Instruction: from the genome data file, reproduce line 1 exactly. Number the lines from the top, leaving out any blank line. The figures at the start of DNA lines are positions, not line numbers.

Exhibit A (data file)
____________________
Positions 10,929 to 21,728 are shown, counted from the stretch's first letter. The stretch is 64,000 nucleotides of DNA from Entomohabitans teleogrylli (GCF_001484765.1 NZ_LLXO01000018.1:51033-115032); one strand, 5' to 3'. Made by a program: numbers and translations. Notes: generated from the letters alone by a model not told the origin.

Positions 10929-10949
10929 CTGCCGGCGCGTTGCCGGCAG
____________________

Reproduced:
Positions 10,929 to 21,728 are shown, counted from the stretch's first letter. The stretch is 64,000 nucleotides of DNA from Entomohabitans teleogrylli (GCF_001484765.1 NZ_LLXO01000018.1:51033-115032); one strand, 5' to 3'. Made by a program: numbers and translations. Notes: generated from the letters alone by a model not told the origin.